The best time to begin looking for the Morel Mushroom is when daytime highs in your area reached 12 degrees for several days in a row, with nightly lows no colder than 4 degrees. Rain is important, too. Mushrooms like it warm and moist. Morels grow where the soil is moist yet well-drained.
If you have a dry spring, the crop will be sparse. If you have ample rain but not an unusually wet spring, the crop will be plentiful. Frosts and freezes, droughts and heatwaves all can have adverse effects. And remember, those effects are felt years down the road. It takes morels five years to grow.
On Vancouver Island, morel season usually starts in May and can extend to July, as the snows recede slowly in different areas.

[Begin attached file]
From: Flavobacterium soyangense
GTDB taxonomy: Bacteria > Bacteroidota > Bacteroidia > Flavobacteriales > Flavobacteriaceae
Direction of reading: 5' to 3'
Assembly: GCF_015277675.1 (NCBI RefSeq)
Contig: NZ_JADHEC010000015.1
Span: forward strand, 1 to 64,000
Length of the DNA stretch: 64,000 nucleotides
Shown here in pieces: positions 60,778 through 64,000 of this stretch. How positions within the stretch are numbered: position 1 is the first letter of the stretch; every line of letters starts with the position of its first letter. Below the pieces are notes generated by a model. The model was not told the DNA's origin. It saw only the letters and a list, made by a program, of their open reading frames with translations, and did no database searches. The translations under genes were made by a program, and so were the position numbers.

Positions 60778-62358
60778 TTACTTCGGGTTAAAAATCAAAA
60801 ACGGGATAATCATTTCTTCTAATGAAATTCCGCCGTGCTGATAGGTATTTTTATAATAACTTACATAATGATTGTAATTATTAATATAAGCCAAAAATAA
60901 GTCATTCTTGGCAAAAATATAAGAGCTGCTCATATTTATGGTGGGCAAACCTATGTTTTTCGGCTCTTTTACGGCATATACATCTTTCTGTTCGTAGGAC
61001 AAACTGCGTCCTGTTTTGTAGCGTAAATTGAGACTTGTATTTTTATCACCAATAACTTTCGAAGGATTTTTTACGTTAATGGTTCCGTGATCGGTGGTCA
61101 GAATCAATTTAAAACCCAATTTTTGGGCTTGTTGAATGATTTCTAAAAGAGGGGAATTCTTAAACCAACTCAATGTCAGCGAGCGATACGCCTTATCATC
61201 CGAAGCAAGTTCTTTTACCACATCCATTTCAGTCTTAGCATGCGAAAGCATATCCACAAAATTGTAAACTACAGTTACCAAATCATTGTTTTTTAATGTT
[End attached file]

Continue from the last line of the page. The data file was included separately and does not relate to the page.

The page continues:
Morels, mushrooms of Morchella species, are mostly found on old forest fire areas, they can grow on burn sites for up to three years after forest fires. The numbers of morels produced over this three year period decrease as regenerating vegetation begin to compete for nutrients and space.
Not all morels, however, are associated with forest fires. Many other species of morels appear after disturbances such as blowdowns, disease, and timber harvesting. Morels are commercially harvested as well as gathered for the home.